In the 1990s, when George Soros made headlines–and billions–trading the British pound and Southeast Asia’s currencies, most investment advisors figured his activities were the kind of capitalist warfare practiced by Ghengis Khan in pinstripes, not a low-key, Peter Lynch-style investor. But that’s not really the case. Increasingly, foreign currencies are coming to be regarded as a distinct asset class that can lower risks and add alpha to a portfolio.
This realization is especially relevant given today’s market uncertainty. More than three years of troubled equity performance, coupled with interest rate yields that barely make the switch from cash into bonds worthwhile, have intensified the search for enhanced asset allocation. And “the appeal of foreign exchange exposure,” explains Gary Klopfenstein, president of Chicago-based GK Investment Management, “is that it offers performance that’s uncorrelated with the stock and bond markets, with positive returns possible regardless of which way broad markets are turning.”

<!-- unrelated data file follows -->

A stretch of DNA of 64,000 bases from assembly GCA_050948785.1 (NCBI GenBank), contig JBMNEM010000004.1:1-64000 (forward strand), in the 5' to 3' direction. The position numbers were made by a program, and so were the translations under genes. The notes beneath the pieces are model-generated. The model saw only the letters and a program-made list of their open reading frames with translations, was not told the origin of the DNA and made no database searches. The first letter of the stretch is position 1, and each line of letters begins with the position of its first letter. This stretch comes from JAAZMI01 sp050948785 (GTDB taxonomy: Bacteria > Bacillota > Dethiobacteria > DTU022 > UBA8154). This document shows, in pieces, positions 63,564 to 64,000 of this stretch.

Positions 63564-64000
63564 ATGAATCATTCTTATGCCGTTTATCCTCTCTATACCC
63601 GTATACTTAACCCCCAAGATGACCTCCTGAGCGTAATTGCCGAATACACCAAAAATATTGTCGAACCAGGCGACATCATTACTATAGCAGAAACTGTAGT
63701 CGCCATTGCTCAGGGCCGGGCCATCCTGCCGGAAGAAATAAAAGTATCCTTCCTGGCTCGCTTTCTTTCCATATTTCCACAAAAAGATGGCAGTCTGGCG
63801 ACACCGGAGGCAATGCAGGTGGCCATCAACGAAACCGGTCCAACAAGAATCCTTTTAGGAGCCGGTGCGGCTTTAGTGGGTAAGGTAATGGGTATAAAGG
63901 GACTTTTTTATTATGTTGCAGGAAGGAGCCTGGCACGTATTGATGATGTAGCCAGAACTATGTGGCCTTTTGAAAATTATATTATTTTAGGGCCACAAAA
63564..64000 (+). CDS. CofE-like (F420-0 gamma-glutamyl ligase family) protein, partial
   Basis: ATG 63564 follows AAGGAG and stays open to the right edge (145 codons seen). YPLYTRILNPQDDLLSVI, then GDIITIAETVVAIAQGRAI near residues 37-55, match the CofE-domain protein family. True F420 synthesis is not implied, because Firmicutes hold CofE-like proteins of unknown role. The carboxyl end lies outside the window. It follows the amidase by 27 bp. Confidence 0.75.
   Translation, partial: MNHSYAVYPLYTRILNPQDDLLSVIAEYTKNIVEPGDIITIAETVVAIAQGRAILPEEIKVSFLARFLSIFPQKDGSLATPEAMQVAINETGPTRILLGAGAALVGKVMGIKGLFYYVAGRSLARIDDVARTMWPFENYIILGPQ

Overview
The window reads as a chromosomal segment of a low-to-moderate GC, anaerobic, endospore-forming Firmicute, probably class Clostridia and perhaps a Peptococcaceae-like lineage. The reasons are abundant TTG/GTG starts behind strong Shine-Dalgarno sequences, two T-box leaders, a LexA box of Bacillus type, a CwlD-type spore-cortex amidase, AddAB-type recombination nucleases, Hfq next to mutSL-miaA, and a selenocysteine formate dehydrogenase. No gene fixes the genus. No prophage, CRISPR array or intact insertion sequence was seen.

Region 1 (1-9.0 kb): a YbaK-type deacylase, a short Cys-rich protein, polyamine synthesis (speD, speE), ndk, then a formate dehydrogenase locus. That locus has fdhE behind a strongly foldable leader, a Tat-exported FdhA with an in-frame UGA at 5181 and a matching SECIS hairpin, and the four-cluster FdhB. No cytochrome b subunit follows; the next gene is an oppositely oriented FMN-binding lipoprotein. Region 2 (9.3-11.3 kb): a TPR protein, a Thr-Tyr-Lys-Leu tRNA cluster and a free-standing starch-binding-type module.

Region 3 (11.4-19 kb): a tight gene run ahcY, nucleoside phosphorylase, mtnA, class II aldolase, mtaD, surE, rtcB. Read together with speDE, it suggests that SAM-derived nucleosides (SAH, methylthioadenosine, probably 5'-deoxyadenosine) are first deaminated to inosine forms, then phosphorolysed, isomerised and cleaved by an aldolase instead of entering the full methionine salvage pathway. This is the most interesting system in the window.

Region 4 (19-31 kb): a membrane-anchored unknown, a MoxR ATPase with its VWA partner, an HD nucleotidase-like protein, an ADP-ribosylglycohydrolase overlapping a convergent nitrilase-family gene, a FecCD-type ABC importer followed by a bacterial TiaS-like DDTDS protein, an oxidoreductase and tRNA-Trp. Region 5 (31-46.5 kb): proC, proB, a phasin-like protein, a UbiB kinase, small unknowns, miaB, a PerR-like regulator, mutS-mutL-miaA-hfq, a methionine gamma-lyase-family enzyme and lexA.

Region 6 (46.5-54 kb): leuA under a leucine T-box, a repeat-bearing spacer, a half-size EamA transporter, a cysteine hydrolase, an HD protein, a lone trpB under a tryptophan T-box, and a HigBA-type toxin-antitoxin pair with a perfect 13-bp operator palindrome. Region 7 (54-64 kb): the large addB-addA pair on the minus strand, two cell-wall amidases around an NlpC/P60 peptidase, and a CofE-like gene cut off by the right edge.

With $1.7 billion under management, Klopfenstein backs up his sentiment with solid numbers. His GK Currency Alpha Trading program has generated net annualized returns of 17% since his firm began to focus exclusively on currency trading in 1990. As with many institutional currency programs, getting into the program usually requires an investment of at least $1 million, although advisors may bring in several smaller accounts to reach Klopfenstein’s minimum.